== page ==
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The National: Profile: Sound Festival 2016

Four specially commissioned works are to be performed in tribute to the late Orkney-based composer Sir Peter Maxwell Davies to launch this year’s soundfestival.

Homage will be paid to Maxwell Davies (above left) who died in March of leukaemia aged 81 before he could complete a piano sonata commissioned for the launch concert at Aberdeen’s Elphinstone Hall this evening.

Now Maxwell Davies’s complete piano works will be performed along with world premières of the four short new commissions celebrating the composer by Alasdair Nicolson, Rolf Hind, Gemma McGregor and Sally Beamish.

The festival is also paying tribute to Pierre Boulez, another giant of the classical music scene who sadly died this year.

A day dedicated to Boulez will celebrate his work through discussions with Aberdeen-based expert Dr Edward Campbell and pianist Peter O’Hagan. There will be screenings of films on Boulez and performances of a selection of his work including Anthèmes II and Dialogue de l’Ombre Double.

“Pierre Boulez had a seminal impact on the direction of music in the latter part of the 20th century, and he influenced generations of new composers,” said sound director Fiona Robertson.

WHAT ELSE IS ON?

sound has also commissioned a new work John de Simone called The F Scale. This will be performed alongside Louis Andriessen’s De Staat by Red Note, I Solisti del Vento from Belgium and Song Circus from Norway. After the concert in Scotland it will tour to Belgium and The Netherlands.

soundfestival 2016 will also see the Scottish premiere of Graham Fitkin’s Disco, a 1970s disco-inspired “song cycle” for soprano backed by three counter tenors. sound has always been one of the major commissioners of new music in Scotland and many of the premieres of the new works have been made possible through the soundbyte scheme, a funding initiative modelled on Birmingham Contemporary Music Group’s sound investment programme.

“We are delighted that among this year’s premieres will be a number of works which we have commissioned through the soundbyte scheme including John de Simone’s The F Scale, a new work for string quartet and harp by Graham Fitkin and a new piece for clarsach by Sally Beamish for The Aberdeen Harp Book which will be made available to amateur clarsach players in Aberdeen and Aberdeenshire,” said Robertson.

ANY OTHER HIGHLIGHTS?

The acclaimed actor, Simon Callow, known to millions as Gareth in Four Weddings and Funeral, is to also appear at the 2016 soundfestival. Callow will perform Der Tribun (The Tribune or the Mother of all Speeches), a caricature of totalitarianism by the leading 20th century composer Mauricio Kagel, on October 29 at ACT Aberdeen.

At the time of its composition in 1978, the Argentinian-born composer was living in Cologne with a Soviet-backed regime in power across the border in a still divided Germany. Meanwhile in South America his native country was in the hands of Videla, Pinochet ruled Chile with a rod of iron and there were military dictatorships also in Boliva, Peru, Brazil and Paraguay.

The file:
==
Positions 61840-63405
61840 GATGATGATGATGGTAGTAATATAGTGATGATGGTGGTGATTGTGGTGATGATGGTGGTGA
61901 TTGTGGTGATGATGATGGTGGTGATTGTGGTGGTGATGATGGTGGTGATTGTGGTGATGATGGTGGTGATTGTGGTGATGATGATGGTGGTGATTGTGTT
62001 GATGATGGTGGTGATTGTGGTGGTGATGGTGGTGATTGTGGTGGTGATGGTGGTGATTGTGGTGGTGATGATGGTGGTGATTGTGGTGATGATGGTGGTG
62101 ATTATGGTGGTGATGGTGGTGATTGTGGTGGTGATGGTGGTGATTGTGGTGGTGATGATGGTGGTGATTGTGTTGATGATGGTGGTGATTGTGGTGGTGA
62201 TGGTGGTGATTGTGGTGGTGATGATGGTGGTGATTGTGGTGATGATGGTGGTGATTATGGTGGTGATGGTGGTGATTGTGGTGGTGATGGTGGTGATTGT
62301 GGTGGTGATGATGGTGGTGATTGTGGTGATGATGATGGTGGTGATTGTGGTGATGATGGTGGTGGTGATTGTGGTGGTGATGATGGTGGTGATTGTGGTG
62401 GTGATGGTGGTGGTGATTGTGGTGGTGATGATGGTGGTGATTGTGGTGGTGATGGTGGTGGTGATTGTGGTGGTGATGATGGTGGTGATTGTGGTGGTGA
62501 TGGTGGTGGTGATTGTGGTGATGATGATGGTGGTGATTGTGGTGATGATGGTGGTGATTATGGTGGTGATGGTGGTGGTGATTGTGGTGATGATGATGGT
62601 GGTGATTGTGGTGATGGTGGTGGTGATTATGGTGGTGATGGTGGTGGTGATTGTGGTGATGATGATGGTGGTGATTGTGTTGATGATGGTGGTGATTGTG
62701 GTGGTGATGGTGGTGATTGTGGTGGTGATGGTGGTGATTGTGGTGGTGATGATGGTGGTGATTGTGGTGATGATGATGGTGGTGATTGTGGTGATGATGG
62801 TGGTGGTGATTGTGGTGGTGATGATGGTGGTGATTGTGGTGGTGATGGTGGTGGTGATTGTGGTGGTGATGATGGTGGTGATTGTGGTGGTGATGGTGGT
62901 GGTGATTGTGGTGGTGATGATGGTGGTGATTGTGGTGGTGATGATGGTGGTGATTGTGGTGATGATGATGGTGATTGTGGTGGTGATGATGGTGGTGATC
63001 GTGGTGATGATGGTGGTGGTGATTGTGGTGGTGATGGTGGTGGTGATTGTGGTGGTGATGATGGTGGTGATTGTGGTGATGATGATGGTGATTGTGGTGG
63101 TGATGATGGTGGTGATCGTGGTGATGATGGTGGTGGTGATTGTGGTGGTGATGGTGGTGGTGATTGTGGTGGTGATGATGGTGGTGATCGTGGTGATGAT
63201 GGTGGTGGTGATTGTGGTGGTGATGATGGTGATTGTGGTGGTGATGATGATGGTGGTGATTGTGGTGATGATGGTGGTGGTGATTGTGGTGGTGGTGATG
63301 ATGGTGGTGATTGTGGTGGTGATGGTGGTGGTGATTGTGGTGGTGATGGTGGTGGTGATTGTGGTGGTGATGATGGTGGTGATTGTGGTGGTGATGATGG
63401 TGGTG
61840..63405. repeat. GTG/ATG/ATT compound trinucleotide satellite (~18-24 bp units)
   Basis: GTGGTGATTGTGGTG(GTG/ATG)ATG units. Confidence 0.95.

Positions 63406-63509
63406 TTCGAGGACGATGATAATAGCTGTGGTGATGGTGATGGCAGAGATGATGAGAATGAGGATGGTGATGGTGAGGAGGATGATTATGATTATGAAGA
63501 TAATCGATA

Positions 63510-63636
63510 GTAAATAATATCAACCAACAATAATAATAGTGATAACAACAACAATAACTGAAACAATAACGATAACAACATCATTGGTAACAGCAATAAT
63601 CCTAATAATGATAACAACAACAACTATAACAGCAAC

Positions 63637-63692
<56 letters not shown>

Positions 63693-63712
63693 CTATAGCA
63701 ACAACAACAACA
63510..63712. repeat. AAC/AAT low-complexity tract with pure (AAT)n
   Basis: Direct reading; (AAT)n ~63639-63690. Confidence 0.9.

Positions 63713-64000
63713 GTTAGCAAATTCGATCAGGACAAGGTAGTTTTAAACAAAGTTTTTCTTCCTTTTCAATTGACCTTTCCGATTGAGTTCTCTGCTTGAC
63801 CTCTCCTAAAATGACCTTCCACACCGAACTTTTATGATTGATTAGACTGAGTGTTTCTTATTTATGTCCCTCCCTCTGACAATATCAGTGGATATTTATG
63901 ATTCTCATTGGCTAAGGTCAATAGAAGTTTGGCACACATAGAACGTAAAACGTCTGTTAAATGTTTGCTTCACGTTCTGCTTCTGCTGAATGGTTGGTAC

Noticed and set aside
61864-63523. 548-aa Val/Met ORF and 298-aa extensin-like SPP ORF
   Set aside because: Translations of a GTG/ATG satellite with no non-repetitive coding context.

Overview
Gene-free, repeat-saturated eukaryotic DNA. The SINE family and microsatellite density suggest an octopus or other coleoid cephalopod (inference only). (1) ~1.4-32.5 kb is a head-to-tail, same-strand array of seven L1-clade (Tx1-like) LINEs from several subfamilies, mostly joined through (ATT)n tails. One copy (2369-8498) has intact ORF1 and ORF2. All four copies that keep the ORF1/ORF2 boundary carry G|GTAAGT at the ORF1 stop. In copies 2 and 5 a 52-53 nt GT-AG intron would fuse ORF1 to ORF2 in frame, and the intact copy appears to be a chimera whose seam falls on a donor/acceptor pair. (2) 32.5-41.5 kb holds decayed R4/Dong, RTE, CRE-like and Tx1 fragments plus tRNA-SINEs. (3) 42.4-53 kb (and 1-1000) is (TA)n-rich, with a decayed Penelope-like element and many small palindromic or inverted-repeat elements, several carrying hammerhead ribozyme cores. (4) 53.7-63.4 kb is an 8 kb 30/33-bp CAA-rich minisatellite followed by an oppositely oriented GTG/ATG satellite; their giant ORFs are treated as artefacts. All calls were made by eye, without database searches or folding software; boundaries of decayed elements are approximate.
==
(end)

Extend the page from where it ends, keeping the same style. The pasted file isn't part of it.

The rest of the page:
Devised initially as a radio play the piece features a political orator, marching sounds, and loudspeakers. As the work progresses it becomes clear that the orator is rehearsing a speech, starting and stopping pre-recorded applause as he hones his tone and vocabulary. The piece calls for a performer who can seduce the audience with his comic presentation rendering even more hard-hitting the realisation that the objective of the orator is absolute power and all that entails.

“We are delighted that Simon Callow will be joining us for the 2016 soundfestival”, said Robertson. “Kagel’s renowned piece is a searing indictment of totalitarianism which draws on his own experience of both South America and Europe. It speaks as powerfully to an audience today as it did in the late 1970s when it was written.”

IS THERE MORE?

Der Tribun will be performed in a concert that also features the seminal De Staat (The Republic) by Dutch composer Louis Andriessen and the world premiere of a sound Red Note Ensemble co-commission from the festival’s first composer in residence, John De Simone, who studied in Andriessen’s celebrated composition department at Den Haag. The concert brings together three leading international ensembles, Red Note from Scotland, I Solisti del Vento from Belgium and Song Circus from Norway. Other highlights include Gaelic singer songwriter Alasdair Whyte and electronic composer Ross Whyte who will present an audiovisual ambient suite of rarely heard traditional Gaelic songs and original compositions. This event also features the official launch of Whyte’s debut album.

Grains of Sound is an art project by Maja Zeco, exploring Banchory through sound walks. The exhibition and related performance will display a range of ambient sound recordings, excerpts from interviews, along with visual materials including photographs, maps and drawings.

Running until November 6, the 12th year of the festival boasts a host of events, some free and some designed specially for families, an exhibition at the Aberdeen Science Centre and regular late-night sessions.

Events take place across the north-east of Scotland in venues that include lighthouses, bothies, museums and churches as well as in concert halls and arts centres.

For further information go to sound-scotland.co.uk

Published: 20 October 2016, The National

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